# Question from Wilf's generatingfunctionology on ordered representations of $n$ as a sum of $k$ distinct integers.

This is a question from Wilf's generatingfunctionology, Chapter 2, Exercise 21(a) and (b) (p. 71 in the 3rd edition).

(a) Let $T$ be a fixed set of nonnegative integers. Let $f(n,k,T)$ be the number of ordered representations of $n$ as a sum of $k$ integers chosen from $T$. Find $\sum_n f(n,k,T)x^n$.

(b)Let $g(n,k,T)$ be the number of ordered representations of $n$ as a sum of $k$ distinct integers chosen from $T$. Find $\sum_n g(n,k,T)x^n$.

For part (a) I wrote, for $t_i \in T$

\begin{align*} f(n,k,T) &= \sum_{t_1 + \cdots + t_k = n} 1 \\ &= \sum_{t_1 + \cdots + t_k =n} a_{t_1} \cdot \cdots \cdot a_{t_k} & \text{where } a_{t_i} = 1 \ \forall \, i\\ \end{align*}

Then, by the power rule for ordinary power series generating functions, we have

$$\left\{ f(n,k,T) \right\}_{n=0}^{\infty} \leftrightarrow \left( \{ 1\}_{t \in T} \right)^k = \left(\sum_{t \in T} x^t \right)^k.$$

This agrees with the answer provided in the book, but I'm a little uncertain that my final steps are justified (I'm mostly concerned about taking the sum over $t \in T$).

For part (b) the book provides the solution

$$\sum_n g(n,k,T) x^n = [y^k] \prod_{t \in T}(1+yx^t)$$

I'm at a loss how to arrive at this.

Edited: Part (c) of this question was asked here: Find the Generating Function with respect to n, though the answer doesn't seem to shed light on parts (a) and (b) above.

• Have you read Robert Sedgewick and Phillipe Flajolet "Analytic Combinatorics".? I think Part A on the symbolic method might help answer your question. Commented Jun 7, 2015 at 23:40
• @GeoffreyCritzer Thanks, I'll try to look at that and see if I can understand it. Commented Jun 8, 2015 at 1:33
• If you look at the coefficient of $[y^k]$ on the RHS, you have $\sum\limits_{t_1 < \ldots < t_k \in T} x^{t_1 + \ldots + t_k}$, which is indeed the opsgf of $g(n,k,T)$. The intuition for having a $y$ in there is that it only allows you to use each $t$ once. Commented Jun 9, 2015 at 1:08

Case (b):

Since we are looking for ordered representations of $n$ as a sum of $k$ distinct integers chosen from $T$, each element $t\in T$ can occur at most once.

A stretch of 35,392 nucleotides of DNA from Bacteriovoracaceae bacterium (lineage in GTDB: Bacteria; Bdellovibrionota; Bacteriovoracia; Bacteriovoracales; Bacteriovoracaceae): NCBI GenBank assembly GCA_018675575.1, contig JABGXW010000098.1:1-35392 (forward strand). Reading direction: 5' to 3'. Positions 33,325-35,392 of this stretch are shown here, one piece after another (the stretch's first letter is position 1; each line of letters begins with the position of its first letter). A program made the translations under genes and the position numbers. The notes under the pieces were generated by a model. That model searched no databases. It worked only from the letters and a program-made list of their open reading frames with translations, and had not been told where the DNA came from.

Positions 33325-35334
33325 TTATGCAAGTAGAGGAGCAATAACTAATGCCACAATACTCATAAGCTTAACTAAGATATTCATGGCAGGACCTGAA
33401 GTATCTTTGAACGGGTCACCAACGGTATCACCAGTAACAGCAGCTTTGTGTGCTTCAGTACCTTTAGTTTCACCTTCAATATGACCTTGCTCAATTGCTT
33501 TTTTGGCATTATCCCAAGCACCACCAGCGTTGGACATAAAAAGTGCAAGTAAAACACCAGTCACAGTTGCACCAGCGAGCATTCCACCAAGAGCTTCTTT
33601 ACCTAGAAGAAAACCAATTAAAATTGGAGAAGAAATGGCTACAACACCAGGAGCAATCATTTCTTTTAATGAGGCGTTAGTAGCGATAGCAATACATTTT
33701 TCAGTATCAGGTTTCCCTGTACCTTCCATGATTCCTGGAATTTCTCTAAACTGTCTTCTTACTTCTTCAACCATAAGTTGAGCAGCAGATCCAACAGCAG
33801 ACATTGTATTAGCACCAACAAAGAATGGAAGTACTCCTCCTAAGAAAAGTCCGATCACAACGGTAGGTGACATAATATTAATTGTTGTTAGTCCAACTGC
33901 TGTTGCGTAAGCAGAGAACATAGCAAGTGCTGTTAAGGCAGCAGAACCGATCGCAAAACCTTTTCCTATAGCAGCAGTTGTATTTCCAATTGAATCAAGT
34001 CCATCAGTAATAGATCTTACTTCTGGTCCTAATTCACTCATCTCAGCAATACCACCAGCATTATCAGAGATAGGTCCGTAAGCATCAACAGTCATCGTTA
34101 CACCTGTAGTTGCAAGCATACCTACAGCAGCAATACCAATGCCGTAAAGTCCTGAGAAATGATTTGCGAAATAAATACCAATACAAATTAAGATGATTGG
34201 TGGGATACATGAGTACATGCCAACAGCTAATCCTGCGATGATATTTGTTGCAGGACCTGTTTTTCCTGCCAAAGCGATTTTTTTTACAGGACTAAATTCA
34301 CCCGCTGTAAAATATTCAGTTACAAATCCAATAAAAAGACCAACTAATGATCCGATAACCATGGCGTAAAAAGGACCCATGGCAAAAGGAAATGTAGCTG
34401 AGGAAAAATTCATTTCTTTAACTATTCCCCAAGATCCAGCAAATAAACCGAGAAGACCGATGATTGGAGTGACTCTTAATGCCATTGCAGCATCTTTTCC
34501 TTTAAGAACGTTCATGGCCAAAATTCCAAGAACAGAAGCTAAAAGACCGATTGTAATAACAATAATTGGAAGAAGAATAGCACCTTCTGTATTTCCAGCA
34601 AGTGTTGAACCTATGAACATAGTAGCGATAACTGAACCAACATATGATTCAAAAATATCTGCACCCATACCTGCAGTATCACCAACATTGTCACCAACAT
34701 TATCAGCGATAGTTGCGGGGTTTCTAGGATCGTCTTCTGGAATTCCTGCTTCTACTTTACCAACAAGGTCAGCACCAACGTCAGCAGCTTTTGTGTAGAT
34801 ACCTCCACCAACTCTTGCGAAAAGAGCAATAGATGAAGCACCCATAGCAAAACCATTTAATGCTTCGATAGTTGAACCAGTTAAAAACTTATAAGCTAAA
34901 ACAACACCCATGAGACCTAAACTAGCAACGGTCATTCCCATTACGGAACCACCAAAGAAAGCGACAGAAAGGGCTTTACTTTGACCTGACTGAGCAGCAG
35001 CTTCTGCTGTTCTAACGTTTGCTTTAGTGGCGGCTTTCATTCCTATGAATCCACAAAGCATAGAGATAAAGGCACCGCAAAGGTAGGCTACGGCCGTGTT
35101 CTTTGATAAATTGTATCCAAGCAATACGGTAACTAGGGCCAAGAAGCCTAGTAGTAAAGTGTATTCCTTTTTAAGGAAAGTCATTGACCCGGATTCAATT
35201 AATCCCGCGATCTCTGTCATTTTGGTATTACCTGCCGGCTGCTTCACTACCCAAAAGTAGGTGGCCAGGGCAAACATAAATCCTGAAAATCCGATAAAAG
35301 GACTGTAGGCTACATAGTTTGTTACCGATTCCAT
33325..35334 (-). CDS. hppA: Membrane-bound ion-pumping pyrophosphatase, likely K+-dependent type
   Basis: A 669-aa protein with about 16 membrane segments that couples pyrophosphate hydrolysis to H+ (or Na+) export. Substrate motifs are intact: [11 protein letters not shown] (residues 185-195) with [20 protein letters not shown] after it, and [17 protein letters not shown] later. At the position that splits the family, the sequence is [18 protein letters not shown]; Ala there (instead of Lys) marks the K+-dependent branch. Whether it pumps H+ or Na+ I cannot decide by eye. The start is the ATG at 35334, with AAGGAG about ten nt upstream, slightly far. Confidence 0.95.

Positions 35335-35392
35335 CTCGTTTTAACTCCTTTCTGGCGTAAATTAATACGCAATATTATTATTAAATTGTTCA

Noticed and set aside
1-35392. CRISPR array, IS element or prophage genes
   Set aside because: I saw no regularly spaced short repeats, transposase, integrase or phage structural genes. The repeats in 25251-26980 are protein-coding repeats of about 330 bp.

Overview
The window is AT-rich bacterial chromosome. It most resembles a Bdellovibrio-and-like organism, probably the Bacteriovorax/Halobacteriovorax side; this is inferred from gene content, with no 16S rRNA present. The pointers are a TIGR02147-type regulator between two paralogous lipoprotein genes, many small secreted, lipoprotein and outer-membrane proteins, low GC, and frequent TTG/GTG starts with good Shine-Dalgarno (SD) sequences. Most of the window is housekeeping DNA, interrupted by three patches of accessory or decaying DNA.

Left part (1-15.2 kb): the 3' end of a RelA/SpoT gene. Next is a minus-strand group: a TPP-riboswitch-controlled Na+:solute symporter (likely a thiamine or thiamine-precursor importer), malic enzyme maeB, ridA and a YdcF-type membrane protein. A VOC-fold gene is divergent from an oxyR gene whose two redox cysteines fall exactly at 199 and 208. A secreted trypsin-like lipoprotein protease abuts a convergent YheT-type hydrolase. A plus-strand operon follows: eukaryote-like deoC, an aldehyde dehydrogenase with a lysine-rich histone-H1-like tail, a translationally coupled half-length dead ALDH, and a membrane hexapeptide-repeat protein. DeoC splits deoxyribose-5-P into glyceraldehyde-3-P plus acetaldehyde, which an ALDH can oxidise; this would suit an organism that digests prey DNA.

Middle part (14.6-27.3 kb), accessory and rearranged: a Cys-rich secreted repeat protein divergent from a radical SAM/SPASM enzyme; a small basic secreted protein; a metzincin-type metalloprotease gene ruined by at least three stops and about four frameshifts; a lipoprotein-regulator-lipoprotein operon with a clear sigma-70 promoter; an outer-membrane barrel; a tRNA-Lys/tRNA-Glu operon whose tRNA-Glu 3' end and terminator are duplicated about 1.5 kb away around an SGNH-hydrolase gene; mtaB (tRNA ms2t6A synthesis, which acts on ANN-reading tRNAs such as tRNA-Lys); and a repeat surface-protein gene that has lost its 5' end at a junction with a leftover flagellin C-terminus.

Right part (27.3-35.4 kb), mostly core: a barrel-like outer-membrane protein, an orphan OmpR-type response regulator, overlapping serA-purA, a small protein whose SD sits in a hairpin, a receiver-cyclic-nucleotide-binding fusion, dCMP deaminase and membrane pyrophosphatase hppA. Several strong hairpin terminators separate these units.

To select an element $t\in T$ exactly zero or one times is encoded with $$x^{0\cdot t}+x^{1\cdot t}=1+x^t$$

We observe: The product

$$\prod_{t\in T}(1+x^t)=\sum_{n\geq 0}g(n,T)x^n$$

encodes $g(n,T)$ the number of possibilities $n$ can be represented as sum of elements of $T$, whereby each element occurs zero or one times. Note, the RHS is the expansion according to $x$ and therefore we sum up with respect to the powers of $x$ (i.e. $n\geq 0$).

The number of ordered representations of $n$ as sum of distinct integers is therefore

$$[x^n]\prod_{t\in T}(1+x^t)=[x^n]\sum_{m\geq 0}g(m,T)x^m=g(n,T)\qquad\qquad n\geq 0$$

But this product does not provide any information about the number $k$ of summands which are used. We encode this particular information by counting the number of summands. This is done by multiplying each occurrence of $x^t$ by $y$.

\begin{align*} \prod_{t\in T}(1+yx^t)=\sum_{j\geq 0}\sum_{n\geq 0}g(n,k,T)x^ny^j\tag{1} \end{align*}

Observe, that $y^j$ implies that $j$ elements from $T$ are selected to form a sum. Now we are interested in finding the number of representations with $k$ distinct integers and we therefore select from (1) the series in $x$ corresponding to $y^k$.

Case (a): The series \begin{align*} \sum_{t\in T}x^t \end{align*} represents the selection of exactly one element $t$ from $T$. The $k$-th power means to select $k$ elements from $T$ and summing them up. So, when expanding the series with respect to $x$ we get the representation. \begin{align*} (\sum_{t\in T}x^t)^k=\sum_{n\geq 0}f(n,k,T)x^n \end{align*}